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SCS for mechanical versus neuropathic pain...

Lala329LLala329 Posts: 283
edited 06/11/2012 - 8:42 AM in Spinal Cord Stimulation
Quick Question:

I've been doing some research on spinal cord stimulators because my PM doc is encouraging me to start thinking in that direction. I've gotten myself confused though because I've read conflicting info about how they work for neuropathic pain versus mechanical pain.

I have mechanical low back pain (although the specific cause is unknown because everything that can be fixed surgically has been done). I know that SCS seem to work well on neuropathic pain, particularly with back pain that travels down to the legs. However, I haven't found much info on how they work for people without nerve injuries. My pain is limited to my low back, and my main pain symptom is that I cannot sit at all. The goal with the SCS would be to improve my sitting tolerance. My concern is that since we don't know what my pain generator is and there isn't a specific nerve root to target with the stimulator, it seems like it may not be super helpful.

Has anyone with mechanical low back pain had success with a SCS?


  • I don't have low back pain, but the pain I have in my hips is entirely mechanical. When I went through the trial for my SCS last month, I got 90-100% relief.

    None of the problems that I have with my hips are operable, btw.

    I'm counting the days until my surgery (I get my Stim on the 23rd!) and I can't wait. It really was amazing not having any pain, after living with it every day for 20+ years.
  • There seems to be no clear cut answer as to exactly who will benefit from an SCS and who won't.

    Pain is pain, mechanical pain still travels to your brain. interrupt the pain signal and you have success with the SCS. I don't have an answer where my pain is generated from either, though mine is almost surely nerve damage. My SCS works better at some time then others.

    If you have exhausted other avenues of treatment I would certainly recommend you try the trial. That is really the only way to know if it will or will not work for you.

    Have you read the stickys at the top of this section?
    Gather as much info as you can about the SCS and what it entails, then you can make a more informed decision.
  • have both radiating nerve pain and some mechanical back pain. I get zero relief for the back pain. I asked my programmer if she could tweak the programs and help me, but she could not. My biggest pain was the nerve pain, so the leads were placed to help that.

    For my back pain, the leads would need to be much higher to begin with. And then, the problems could set in. The programmer told me that mechanical back pain is so hard to cover because those nerve fibers run so much deeper and it is harder to get the SCS to reach it. Some people report great relief, but honestly everything I ever read told me it was not great for back pain.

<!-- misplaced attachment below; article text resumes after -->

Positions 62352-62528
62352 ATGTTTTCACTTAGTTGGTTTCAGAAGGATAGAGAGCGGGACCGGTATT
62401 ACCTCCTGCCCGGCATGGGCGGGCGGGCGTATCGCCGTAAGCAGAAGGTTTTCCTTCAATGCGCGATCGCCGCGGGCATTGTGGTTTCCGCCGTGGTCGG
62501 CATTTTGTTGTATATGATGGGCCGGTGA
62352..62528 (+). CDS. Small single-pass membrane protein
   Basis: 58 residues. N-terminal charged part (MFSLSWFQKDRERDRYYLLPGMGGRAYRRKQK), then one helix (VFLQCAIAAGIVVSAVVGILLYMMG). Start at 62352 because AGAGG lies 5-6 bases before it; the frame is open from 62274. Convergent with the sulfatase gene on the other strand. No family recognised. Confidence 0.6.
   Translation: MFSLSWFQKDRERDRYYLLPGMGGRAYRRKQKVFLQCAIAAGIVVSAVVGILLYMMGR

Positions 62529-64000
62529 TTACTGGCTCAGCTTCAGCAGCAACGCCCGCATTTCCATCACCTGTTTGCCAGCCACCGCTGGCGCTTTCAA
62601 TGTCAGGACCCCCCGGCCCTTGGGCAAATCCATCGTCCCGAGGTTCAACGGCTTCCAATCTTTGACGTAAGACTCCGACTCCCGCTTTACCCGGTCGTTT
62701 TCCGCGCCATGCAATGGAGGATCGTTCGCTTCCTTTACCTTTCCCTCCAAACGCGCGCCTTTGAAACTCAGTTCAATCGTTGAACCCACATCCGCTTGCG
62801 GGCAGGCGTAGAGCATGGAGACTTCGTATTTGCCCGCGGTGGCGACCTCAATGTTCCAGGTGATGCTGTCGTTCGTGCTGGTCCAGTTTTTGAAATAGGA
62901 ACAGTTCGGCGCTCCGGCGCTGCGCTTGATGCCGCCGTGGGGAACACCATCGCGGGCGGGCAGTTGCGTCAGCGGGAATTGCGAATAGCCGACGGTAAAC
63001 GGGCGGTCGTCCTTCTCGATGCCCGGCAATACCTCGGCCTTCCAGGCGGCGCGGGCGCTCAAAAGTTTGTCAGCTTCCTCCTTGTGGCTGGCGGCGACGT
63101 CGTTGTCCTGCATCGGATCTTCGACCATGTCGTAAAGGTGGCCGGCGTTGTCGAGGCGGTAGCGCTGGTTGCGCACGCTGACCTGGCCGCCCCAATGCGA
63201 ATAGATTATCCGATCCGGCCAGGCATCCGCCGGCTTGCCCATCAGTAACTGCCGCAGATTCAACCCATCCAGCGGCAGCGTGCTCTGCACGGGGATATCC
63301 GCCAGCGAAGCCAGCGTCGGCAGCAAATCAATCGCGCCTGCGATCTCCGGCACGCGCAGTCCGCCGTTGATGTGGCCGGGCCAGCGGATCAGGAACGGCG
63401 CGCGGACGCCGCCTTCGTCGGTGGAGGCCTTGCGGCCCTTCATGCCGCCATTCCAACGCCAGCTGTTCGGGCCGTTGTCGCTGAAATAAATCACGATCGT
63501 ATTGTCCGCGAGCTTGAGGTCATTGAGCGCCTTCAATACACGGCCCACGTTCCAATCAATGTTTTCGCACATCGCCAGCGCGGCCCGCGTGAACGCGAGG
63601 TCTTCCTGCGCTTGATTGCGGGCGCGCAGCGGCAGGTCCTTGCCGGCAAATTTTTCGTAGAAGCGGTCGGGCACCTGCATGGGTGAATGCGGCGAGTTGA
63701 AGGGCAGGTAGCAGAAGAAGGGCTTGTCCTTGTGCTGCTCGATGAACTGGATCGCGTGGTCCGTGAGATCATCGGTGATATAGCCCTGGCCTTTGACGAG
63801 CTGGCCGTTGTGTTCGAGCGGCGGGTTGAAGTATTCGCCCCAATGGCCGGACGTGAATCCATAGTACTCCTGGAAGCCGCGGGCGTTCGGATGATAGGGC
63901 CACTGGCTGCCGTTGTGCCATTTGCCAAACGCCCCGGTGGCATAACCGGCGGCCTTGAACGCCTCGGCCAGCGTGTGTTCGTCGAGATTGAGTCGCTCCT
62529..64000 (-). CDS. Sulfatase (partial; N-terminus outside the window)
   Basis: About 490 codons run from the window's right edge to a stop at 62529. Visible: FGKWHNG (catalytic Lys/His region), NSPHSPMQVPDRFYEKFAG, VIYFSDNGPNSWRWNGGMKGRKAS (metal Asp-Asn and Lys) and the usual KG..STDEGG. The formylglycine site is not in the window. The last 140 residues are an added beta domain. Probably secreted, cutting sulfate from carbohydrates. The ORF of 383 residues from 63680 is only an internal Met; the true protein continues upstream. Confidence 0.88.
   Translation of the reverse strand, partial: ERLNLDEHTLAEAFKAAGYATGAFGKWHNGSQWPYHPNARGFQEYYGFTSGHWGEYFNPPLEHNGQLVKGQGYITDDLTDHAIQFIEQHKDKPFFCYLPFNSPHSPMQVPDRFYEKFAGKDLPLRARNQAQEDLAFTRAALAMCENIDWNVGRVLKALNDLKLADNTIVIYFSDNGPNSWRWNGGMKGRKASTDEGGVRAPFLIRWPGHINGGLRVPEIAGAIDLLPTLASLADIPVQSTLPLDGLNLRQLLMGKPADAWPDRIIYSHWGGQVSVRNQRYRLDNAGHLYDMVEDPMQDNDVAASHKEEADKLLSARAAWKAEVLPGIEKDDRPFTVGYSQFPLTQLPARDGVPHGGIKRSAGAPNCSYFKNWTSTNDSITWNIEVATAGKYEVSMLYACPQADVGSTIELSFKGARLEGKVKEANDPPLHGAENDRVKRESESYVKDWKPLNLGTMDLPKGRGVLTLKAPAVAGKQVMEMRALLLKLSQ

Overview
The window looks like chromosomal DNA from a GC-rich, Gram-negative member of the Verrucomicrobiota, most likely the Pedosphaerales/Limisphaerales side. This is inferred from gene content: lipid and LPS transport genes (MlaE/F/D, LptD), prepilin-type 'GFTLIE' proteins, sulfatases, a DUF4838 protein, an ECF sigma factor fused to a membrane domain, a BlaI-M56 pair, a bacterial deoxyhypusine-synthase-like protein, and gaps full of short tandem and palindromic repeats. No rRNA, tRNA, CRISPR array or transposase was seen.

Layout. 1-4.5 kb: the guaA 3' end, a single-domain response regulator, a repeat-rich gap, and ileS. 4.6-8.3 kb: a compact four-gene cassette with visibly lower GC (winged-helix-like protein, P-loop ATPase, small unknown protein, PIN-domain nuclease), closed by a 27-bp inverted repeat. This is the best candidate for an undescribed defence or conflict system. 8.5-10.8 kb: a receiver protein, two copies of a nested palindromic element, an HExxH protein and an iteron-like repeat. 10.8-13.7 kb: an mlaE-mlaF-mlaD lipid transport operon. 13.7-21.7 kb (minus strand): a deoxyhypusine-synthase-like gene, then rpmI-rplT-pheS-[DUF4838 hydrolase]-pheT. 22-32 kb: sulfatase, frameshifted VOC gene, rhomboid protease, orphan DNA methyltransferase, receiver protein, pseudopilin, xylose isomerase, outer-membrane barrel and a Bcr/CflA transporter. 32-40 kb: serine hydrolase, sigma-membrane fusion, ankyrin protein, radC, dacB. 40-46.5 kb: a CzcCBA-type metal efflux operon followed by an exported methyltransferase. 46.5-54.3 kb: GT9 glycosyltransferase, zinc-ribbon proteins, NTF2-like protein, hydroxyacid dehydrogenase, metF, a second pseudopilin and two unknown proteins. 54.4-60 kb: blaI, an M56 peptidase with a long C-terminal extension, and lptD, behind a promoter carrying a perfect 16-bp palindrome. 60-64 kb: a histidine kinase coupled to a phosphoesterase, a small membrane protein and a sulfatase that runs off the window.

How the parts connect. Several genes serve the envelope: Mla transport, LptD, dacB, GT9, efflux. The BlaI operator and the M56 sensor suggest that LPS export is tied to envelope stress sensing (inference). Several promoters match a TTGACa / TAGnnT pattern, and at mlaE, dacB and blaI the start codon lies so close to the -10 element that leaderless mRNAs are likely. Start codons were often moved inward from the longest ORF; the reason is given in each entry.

My neurosurgeon, however, uses St. Jude/ANS Eon Mini for nerve pain and the Boston Scientific for back pain and they do their best.

    I hope you are able to find relief. My SCS has changed my life.

    Take care,

  • Basically you are asking about whether neurostimulation will work for nociceptive pain as well as it does for neuropathic pain. The simple answer is no. The mechanisms are different, the pain receptors are different and they respond to different types of treatment. Neurostimulation is known to be effective for low back pain that is neuropathic in nature, however not low back pain that is nociceptive in nature.

    Basically neuropathic pain is pain due to the nerves themselves being injured or "faulty", whereas with nociceptive pain the nerves are working just fine and they are picking up on pain stimuli from the mechanical injury.

    Of course bottom line is the only way for you to personally know for certain whether or not neurostimulation will work for you, is to undergo a trial. However, there's always the possibility of the "placebo effect" that can occur during a trial and that generally ends in the permanent system failing to help manage the targeted pain.

    For the type of pain you are describing as your chief complaint, it is found that an implantable drug pump is very effective.

  • I was going to suggest a pain pump may be your best choice just as "C" said.
    Doctors always suggest the SCS first as it is less expensive than a pain pump and more and more Doctors are implanting them. Some PM's are in business just to implant stimulators.
    I would research the pain pump just as you have the SCS.
    I had the SCS trial, thought it was helping so went ahead and had the permanent implant which did not help me at all. Several months ago I had the SCS removed and am now seeing a new Neurosurgeon about a possiable pain pump implant because my old PM does not do them.
    Best of luck to you.
    Cheers :H
    Patsy W
  • Thanks so much everyone! You have no idea how helpful your feedback is. I'll definitely be much more prepared with questions for my PM doc. I think I had a false sense of security knowing that the last resort measure of a SCS was available if all else failed, and this helps give me a more realistic picture of what it can and can't do. I am very confident in the PM doc I am working with, but it really helps for me to do my own homework as I make these hard decisions.

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